Skip to contents
Wicker Park, Bucktown, West Town

Semicolon Bookstore Moving To Larger Space In Wicker Park After 2 Years In River West

The Black-owned shop and gallery space is quadrupling its size in a new location on Division after exploding in popularity in the past year.

Semicolon Bookstore owner Danielle Mullen outside the store's former storefront in River West on Aug. 31, 2021
Quinn Myers/Block Club Chicago
  • Credibility:

WICKER PARK — A popular Black-woman-owned bookstore is moving into a sprawling space in Wicker Park next month. 

Semicolon Bookstore has operated at 515 N. Halsted St. in River West for two years, gaining popularity for its focus on books by authors of color and rotating artwork from local street artists. 

The Halsted Street location has been closed for in-person shopping for the past few weeks while founder and lead bookseller Danielle Mullen and her team relocate to 1714 W. Division St., a space about four times larger. They plan to open Oct. 2 at the new spot.

Mullen said she is ecstatic about the transition — but has a few jitters, too.

“This is very scary, I am shook. [Our current space] is very controllable, it’s small, I can run it by myself,” Mullen said. “If everything fails in the new space, I really have to depend more on my team, I really have to depend more on our community to keep us going in that space, to make sure we can afford it. And so it’s just gonna be a lot more getting to know the community over there.”

Credit: Quinn Myers/Block Club Chicago
The future home of Semicolon Bookstore at 1714 W. Division St. in Wicker Park

Semicolon began in 2019 when Mullen leased the space on Halsted on a whim, building it into a community staple where 90 percent of the books are penned by people of color.

“And it’s not something that you have to notice in the store. But that’s what we are about: community and getting authors of color seen and noticed,” Mullen said.

Business was steady at first, but the bookstore’s popularity exploded after last year’s racial justice protests, and the support hasn’t let up, Mullen said. 

“Last year, when all of the riots and stuff were happening, I think people were being more purposeful in where they chose to shop,” Mullen said. “And recognizing that Black bookstores, with the barriers to entry that currently exist, it is super hard for us to even get started. And so you know, we do also deserve that support and that attention. And that’s pretty much where people started noticing us, and they’ve stuck with us.” 

The influx of customers meant Semicolon began to outgrow its narrow storefront and gallery. Mullen started looking for a larger space that was also ADA-compliant.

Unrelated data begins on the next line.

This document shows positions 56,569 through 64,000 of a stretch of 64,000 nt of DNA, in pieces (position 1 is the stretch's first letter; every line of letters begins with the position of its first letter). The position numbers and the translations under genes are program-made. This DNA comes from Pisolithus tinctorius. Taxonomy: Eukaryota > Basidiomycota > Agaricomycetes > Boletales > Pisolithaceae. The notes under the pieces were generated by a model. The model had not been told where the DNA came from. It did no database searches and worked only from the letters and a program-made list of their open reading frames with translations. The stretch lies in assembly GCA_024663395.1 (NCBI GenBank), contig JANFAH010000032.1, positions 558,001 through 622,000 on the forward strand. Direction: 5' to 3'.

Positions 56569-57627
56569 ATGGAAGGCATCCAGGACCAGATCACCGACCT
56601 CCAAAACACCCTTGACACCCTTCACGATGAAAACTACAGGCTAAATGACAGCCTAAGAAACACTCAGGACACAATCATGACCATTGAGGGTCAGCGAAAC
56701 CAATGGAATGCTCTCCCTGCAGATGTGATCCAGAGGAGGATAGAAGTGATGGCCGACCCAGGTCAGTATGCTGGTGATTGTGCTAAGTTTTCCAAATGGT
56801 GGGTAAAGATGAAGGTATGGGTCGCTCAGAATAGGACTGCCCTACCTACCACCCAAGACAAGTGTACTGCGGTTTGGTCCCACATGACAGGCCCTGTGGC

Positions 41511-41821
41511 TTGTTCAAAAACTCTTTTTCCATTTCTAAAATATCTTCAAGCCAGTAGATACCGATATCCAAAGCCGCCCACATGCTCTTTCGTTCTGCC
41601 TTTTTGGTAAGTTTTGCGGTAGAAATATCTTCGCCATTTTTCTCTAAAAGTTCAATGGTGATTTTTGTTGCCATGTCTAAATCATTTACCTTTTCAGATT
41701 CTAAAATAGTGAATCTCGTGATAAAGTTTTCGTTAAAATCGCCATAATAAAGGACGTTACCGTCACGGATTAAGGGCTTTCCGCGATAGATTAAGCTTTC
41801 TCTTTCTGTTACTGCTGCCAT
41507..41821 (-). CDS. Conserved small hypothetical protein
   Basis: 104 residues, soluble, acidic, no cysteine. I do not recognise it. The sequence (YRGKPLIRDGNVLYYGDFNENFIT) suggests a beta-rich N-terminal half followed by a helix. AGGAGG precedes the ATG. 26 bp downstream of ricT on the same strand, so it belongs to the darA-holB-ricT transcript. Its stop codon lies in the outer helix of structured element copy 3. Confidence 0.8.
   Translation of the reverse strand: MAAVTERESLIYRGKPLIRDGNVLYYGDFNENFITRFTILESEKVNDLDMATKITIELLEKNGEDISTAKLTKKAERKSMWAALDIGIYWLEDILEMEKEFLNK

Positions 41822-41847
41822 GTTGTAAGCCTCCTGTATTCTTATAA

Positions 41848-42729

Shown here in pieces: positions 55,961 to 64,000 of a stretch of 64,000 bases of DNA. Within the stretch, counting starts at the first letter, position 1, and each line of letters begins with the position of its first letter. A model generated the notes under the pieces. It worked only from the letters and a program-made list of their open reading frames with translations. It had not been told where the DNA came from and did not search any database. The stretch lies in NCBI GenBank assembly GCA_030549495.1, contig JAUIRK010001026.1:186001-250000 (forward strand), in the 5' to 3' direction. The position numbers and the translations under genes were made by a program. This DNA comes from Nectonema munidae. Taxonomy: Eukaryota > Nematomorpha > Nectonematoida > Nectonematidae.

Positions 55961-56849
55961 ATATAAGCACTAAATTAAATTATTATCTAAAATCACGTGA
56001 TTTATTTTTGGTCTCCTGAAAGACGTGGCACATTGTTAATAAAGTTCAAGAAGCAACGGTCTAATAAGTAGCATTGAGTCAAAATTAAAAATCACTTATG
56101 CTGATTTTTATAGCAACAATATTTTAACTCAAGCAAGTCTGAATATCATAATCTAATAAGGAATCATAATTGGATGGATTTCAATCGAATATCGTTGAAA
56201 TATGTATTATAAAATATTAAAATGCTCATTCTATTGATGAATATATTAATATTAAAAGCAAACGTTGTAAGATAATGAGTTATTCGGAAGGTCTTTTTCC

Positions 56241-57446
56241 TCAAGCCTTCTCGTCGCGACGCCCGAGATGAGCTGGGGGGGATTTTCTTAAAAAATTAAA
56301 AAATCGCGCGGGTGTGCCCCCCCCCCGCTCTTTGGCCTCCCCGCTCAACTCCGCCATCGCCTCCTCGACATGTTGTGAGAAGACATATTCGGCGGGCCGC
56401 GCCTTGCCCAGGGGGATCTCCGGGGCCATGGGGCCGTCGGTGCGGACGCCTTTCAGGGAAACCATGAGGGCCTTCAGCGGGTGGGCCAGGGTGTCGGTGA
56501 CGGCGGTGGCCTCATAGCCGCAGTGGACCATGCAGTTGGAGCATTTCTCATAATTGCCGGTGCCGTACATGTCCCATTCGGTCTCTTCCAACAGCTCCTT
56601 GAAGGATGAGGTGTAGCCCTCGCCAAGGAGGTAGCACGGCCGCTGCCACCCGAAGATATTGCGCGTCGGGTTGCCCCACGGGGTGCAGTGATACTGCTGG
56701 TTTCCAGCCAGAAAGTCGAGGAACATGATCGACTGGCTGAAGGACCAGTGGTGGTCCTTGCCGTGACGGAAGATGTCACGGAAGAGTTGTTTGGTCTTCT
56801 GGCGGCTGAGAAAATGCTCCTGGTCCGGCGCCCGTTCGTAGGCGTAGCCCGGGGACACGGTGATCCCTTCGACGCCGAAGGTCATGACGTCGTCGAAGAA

“We didn’t expect to grow so quickly. We thought this space was going to be enough for the next three to five years. It’s just not,” Mullen said. 

The store in Wicker Park will have a cafe, an expanded children’s section and a 60-foot-long wall that will feature murals by six artists, each of a character holding a book. 

Mullen said she’s grateful for increased patronage that’s allowed her to expand. But she wants people to see Semicolon and other Black-owned businesses as essential parts of the local economy, not just boxes to be checked off. 

“It’s a nice feeling. We appreciate it,” Mullen said. “But I think sometimes people approach Black businesses like they’re doing us a favor by being here. And that’s not the approach that’s supposed to occur. We’re supposed to be mutually beneficial, as are all businesses.

“We have so many people who walk by and they take a picture in front of the sign and tag us and keep walking. And it’s like, ‘Yo, we saw you. Actually come in and support us!’” 

In Wicker Park, Semicolon will continue hosting events and gatherings, including a book signing with actor Will Smith in November. Mullen said she’s doing everything she can to make the the store’s environment as welcoming and open as the original. 

“I recognize that this is not a normal bookstore. And it’s not meant to be,” Mullen said. “There are a ton of spaces, a ton of bookstores in the city that Black people don’t feel comfortable in. They do feel comfortable here, and that’s important for us.” 

Semicolon will open one final time at its Halsted location Saturday for a close-out sale, offering 25 percent off whatever is left in stock.

Proceeds will benefit the store’s Clear the Shelves initiative, which donates books and money to fund literacy efforts in Chicago Public Schools. 

Subscribe to Block Club Chicago, an independent, 501(c)(3), journalist-run newsroom. Every dime we make funds reporting from Chicago’s neighborhoods.

Already subscribe? Click here to support Block Club with a tax-deductible donation. 

Listen to “It’s All Good: A Block Club Chicago Podcast” here: